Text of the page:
Growth forecasts vary from a hesitant 1 percent to an optimistic 3 percent being reached by the end of the year.
There is however a consensus of something in the order of 2.5 percent for the year, achieved with a strong fourth quarter after a ploddingly slow first quarter.
That Q1 slowness is largely blamed on the same factors that so seriously slowed the last quarter of 2012, including Europe’s woes, a slowdown in China’s economic growth and companies making moves to be ready for a preparing for the fiscal cliff dive. Most forecasters see the first quarter limping along at about 1 percent, actually much slower than the last quarter of 2012, prior to beginning something of an expansion in summer.
According to the Associated General Contractors of America (AGC), just the threat of the fiscal cliff’s tax increases and federal spending cuts affected construction employment. An AGC survey of 551 construction firms between November 28 and December 6 found that 54 percent of firms reported the threat of tax hikes had forced them to adjust their business plans.
Among those firms, 67 percent reported postponing hiring, 65 percent reported delaying or cancelling capital expenditures and 32 percent reported having already made layoffs. (Similarly high numbers of companies that had not made these moves say they would if we drove off the cliff.)
So a large number of construction companies go into 2013 hobbled by moves the fiscal cliff brinkmanship forced them to make, and others moves into the New Year after a period of watchful waiting that would have limited their strategies.
A potential upside is that companies that put off growth plans will probably be able to put them into action as the year progresses.
Do you anticipate that the levels of highway and bridge work (construction, repair, maintenance) put up for bid by your state in 2013 will increase, decrease or stay about the same?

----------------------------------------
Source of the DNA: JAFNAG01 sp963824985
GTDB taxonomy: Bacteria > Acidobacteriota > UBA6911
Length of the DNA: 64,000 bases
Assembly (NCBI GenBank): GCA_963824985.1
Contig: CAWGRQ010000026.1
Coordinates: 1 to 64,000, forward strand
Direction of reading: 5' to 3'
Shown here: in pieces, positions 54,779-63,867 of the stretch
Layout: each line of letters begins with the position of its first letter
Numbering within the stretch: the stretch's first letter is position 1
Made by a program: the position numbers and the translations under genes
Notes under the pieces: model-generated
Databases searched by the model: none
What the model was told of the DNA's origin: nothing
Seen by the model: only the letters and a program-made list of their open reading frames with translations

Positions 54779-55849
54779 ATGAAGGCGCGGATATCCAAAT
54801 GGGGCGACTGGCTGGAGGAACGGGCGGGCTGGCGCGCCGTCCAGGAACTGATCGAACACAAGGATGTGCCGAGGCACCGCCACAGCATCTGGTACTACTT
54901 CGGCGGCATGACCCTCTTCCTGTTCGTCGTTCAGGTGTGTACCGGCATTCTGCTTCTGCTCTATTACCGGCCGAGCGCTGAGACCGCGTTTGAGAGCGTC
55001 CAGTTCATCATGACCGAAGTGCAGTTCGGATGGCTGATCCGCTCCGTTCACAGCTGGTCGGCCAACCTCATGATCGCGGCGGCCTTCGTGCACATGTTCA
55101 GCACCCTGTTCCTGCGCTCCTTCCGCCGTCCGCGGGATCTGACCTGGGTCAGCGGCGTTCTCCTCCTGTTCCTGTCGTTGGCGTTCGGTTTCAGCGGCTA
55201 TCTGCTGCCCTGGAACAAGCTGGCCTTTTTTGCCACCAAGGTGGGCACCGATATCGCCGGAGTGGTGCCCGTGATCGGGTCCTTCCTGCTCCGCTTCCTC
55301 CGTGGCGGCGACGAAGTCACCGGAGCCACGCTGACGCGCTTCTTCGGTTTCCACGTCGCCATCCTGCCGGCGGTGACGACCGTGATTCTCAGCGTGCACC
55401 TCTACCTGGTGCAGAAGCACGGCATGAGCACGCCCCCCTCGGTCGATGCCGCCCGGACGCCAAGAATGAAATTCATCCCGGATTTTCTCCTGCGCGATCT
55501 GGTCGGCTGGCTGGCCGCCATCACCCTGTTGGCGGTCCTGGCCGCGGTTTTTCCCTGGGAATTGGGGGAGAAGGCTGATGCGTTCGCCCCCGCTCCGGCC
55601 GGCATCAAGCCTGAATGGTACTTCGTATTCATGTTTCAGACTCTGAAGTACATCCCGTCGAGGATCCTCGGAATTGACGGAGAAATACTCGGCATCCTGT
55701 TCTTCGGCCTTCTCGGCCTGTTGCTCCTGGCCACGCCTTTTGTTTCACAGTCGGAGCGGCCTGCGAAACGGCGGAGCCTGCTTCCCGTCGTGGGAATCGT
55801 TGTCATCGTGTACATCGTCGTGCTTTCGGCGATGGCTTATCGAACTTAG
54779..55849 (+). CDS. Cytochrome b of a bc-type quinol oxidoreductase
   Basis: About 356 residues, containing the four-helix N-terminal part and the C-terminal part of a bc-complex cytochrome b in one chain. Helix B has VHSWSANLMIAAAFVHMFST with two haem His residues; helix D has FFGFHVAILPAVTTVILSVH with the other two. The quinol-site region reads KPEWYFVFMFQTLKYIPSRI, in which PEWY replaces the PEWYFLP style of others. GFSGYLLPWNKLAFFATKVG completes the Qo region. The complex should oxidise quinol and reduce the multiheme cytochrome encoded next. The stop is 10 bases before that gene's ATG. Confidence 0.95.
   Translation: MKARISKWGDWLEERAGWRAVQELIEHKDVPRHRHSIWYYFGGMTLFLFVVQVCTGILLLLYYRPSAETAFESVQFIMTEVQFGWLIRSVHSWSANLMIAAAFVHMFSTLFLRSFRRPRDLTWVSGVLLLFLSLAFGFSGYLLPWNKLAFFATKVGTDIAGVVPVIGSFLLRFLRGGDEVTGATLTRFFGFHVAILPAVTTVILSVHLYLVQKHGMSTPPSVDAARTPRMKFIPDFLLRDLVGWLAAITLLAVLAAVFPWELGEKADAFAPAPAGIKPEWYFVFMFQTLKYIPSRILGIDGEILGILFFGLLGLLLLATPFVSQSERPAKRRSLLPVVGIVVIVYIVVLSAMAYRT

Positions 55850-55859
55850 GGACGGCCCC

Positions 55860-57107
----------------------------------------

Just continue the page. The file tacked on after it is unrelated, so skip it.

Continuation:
Stay about the same 45.5%
Do you expect funding available for transportation infrastructure work in our region will be more, less or about the same in 2013 as it was in 2012?
About the same 43.9%
Will you employ more or less people in 2013?
It will be the same 56.1%
How many more will you employ?
Significantly more 17.6%
Just a few more 76.5%
Just one or two 5.9%
Do you anticipate that levels of highway and bridge construction/maintenance/repair work put up for bids by your agency in 2013 will increase, decrease or stay about the same, compared to 2012? Increase 31.4%
Stay about the same 50.0%
Do you anticipate that the majority of highway and bridge construction/maintenance/repair work put up for bids by your agency in 2012 will change in makeup (e.g. more of some sort of work and less of another)?
Will funding available for bridge and road work in 2013 in your area, compared to 2012, be more, less or about the same?
About the same 60.2%
Do you foresee making changes in the way you work with contractors, e.g. in bids, design/build, bonuses, specs, other?
Do you expect to take advantage of more flexibility and authority in how state and regional agencies can use federal funds because of reforms in MAP-21?
The American Road and Transportation Builders Association’s (ARTBA) predicts that the nation’s transportation construction infrastructure market is expected to show modest growth in 2013, increasing 3 percent from $126.5 billion to $130.3 billion.
ARTBA predicts the bridge market, which showed substantial growth over the past 10 years, remains flat this year.
The annual predictions are the work of Dr. Alison Premo Black, the association’s chief economist. Black says growth is expected in highway and street pavements, private work for driveways and parking lots, airport terminal and runway work, railroads, and port and waterway construction.
Black says the pavements market will be sluggish in 2013, growing 2.8 percent to $58.4 billion. This includes $47.7 billion in public and private investment in highways, roads and streets, and $10.7 billion in largely private investments.
“With no new real federal money in the 2012 MAP-21 surface transportation law, still recovering state and local tax collections and modest new housing starts, the pavements market will be uneven across the nation,” says Black.
“Pavement work is anticipated to be down in 25 states. Growth above a 5 percent range is expected in 19 states.”
But Black says there are two developments related to MAP-21 that could lead to additional market activity in the short term and strengthen the market in 2013 and 2014.
“First, the law’s restructuring of the federal highway program offers state transportation departments more flexibility in their use of federal funds. This could lead to slightly increased investment in highway, bridge and pavement work above the forecast in some states,” she says. “Second, MAP-21’s expanded federal Transportation Infrastructure Finance and Innovation Act (TIFIA) loan program should also increase construction activity in some states.”